The Chinese government blocks most of the world’s major social media sites — Twitter and Facebook, among others. It even restricts Internet users’ access to Slideshare. But not LinkedIn. It seems China knows the network has much to offer the Middle Kingdom. Enough to, apparently, permit unrestricted site access.
One reason LinkedIn may have avoided government censorship is China’s difficulty connecting with the rest of the world online. Besides email, LinkedIn is probably the only common major social networking platform that can be accessed by people all over the globe. While email is great for one-time threaded communication, it is hardly a tool to keep track of the statuses and updates of your business colleagues.
And for obvious reasons — there aren’t many foreigners on Chinese social networks like Weiboor Renren. The most successful Chinese SNS overseas is probably WeChat with 70 million users outside of China, and it’s likely that many of them are Chinese residing overseas.
Secondly, since LinkedIn has no localized site in simplified Chinese, most Chinese LinkedIn users know at least basic English. So naturally, it’s a useful tool for companies to look for talents who are well-versed in both languages and have a more global mindset. If China blocked LinkedIn, even the state-owned corporations wouldn’t be able to easily find those talents. LinkedIn acts as a filter that can help employers find folks who are proficient in both languages.
Finally, avid users of the platform know that LinkedIn is a great resource for overseas business deals. So the 3 million Chinese on LinkedIn probably find it useful digging for potential connections and deal flows that they simply can’t find on domestic sites like Tianji or Ushi. While China’s Internet is pretty closed-off in general, the ability for users to access LinkedIn gives 3 million Chinese people the opportunity to connect with the world, which might not be such a bad thing.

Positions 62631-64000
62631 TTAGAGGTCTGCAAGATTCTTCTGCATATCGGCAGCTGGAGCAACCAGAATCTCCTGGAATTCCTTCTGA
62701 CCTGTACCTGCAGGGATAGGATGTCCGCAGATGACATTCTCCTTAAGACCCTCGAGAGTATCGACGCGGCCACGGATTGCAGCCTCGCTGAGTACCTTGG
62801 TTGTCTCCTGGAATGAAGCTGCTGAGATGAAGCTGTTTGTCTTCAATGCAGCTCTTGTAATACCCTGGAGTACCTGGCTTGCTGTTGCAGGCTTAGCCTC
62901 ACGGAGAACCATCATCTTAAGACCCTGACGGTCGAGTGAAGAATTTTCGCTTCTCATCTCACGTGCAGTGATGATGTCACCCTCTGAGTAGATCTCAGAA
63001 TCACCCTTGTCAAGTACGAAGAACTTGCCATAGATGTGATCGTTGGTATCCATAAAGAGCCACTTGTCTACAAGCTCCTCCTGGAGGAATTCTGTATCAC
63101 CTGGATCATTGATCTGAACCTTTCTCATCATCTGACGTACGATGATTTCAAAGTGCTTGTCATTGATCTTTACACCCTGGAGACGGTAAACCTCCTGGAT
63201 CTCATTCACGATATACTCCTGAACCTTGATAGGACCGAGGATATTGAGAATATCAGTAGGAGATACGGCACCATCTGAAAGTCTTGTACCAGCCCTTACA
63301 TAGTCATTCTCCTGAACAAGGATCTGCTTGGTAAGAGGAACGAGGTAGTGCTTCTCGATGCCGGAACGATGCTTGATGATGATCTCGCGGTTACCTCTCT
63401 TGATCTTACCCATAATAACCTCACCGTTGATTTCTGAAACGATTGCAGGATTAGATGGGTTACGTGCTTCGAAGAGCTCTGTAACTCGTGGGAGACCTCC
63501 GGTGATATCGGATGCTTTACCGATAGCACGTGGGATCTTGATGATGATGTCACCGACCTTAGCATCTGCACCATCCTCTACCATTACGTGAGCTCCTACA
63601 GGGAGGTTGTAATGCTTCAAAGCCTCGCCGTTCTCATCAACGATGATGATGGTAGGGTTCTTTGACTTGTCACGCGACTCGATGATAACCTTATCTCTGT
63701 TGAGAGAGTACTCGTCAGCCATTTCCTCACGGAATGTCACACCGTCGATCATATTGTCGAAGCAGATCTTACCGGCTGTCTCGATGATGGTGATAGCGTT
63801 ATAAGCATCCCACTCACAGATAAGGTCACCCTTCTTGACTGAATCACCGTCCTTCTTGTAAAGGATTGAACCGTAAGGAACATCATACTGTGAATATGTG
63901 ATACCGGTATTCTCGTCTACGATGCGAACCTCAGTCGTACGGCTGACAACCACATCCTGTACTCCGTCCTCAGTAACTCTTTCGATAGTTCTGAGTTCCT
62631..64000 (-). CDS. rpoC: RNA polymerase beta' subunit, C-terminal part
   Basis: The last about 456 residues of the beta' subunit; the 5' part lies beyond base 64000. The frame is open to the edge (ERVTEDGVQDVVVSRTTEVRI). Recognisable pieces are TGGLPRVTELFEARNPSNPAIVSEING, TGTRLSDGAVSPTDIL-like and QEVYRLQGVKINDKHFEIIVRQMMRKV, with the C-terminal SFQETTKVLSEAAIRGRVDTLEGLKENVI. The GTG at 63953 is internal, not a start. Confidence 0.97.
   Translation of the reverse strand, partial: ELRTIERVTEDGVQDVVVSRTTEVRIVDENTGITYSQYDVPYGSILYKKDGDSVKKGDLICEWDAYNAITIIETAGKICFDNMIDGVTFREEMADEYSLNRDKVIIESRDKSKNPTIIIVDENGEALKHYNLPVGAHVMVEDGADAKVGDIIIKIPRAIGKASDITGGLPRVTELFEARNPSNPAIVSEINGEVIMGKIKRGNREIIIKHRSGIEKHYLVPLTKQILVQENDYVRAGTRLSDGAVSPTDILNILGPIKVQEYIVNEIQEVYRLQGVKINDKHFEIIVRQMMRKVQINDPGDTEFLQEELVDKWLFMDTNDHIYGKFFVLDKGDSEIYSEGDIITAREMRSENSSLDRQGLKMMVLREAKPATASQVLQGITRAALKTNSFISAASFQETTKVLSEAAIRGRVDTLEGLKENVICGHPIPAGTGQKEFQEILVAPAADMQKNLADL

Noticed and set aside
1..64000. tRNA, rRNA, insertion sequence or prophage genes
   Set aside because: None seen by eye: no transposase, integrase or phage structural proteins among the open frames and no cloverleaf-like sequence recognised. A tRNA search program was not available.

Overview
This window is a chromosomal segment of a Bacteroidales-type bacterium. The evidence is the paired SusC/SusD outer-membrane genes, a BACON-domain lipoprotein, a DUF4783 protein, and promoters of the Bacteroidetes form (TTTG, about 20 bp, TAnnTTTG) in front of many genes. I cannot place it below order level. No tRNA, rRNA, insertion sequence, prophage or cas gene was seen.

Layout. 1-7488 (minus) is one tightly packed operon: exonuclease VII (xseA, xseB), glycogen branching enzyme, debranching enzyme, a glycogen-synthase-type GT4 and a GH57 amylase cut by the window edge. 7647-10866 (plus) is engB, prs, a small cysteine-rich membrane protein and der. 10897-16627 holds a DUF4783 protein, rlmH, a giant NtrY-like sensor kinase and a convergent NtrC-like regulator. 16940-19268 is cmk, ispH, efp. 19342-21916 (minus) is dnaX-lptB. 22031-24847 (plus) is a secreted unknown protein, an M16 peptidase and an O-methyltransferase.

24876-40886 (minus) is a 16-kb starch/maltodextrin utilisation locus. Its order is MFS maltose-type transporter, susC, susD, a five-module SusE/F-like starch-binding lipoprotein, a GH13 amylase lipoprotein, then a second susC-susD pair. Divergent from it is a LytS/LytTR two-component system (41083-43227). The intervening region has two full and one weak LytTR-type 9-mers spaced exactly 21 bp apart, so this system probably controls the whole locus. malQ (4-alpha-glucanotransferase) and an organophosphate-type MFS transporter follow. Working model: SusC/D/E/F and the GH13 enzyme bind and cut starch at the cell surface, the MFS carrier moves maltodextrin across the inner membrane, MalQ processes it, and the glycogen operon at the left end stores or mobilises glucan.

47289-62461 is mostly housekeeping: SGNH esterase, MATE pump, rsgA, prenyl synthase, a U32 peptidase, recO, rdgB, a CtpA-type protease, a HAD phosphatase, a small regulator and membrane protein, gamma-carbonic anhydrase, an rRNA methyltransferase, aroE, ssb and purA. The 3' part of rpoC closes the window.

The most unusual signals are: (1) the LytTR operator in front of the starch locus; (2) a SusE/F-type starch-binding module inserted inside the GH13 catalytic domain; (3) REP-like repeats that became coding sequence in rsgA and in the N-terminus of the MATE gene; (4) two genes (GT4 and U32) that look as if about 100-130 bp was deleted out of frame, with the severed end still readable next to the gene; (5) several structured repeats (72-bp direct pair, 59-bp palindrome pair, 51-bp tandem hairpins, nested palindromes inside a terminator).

With more than 3,000 years of history, we can’t expect China to change immediately into an open society. But gradually it should get there and LinkedIn seems like it could help (even it has only 3 million users). Plus, the government can also conveniently point to LinkedIn as an example of it being “open” when it’s criticized for blocking other social sites. And politically, there isn’t much need to block LinkedIn because it isn’t the most ideal platform to stage a huge revolt. LinkedIn users probably don’t have time for that. Seriously, they are on LinkedIn for business, not to be part of a movement.
If LinkedIn remains unblocked — and I believe it will — I reckon it should do very well in China. Local competitors are probably having a hard time fighting for the top talent (despite Tianji claiming that it has 8 million users as of November last year) because their platforms aren’t connected to the world. To me, it is a winner-takes-all game and LinkedIn seems to have the edge with its global appeal, connecting China to the world of business and thus making it hard for China to block it.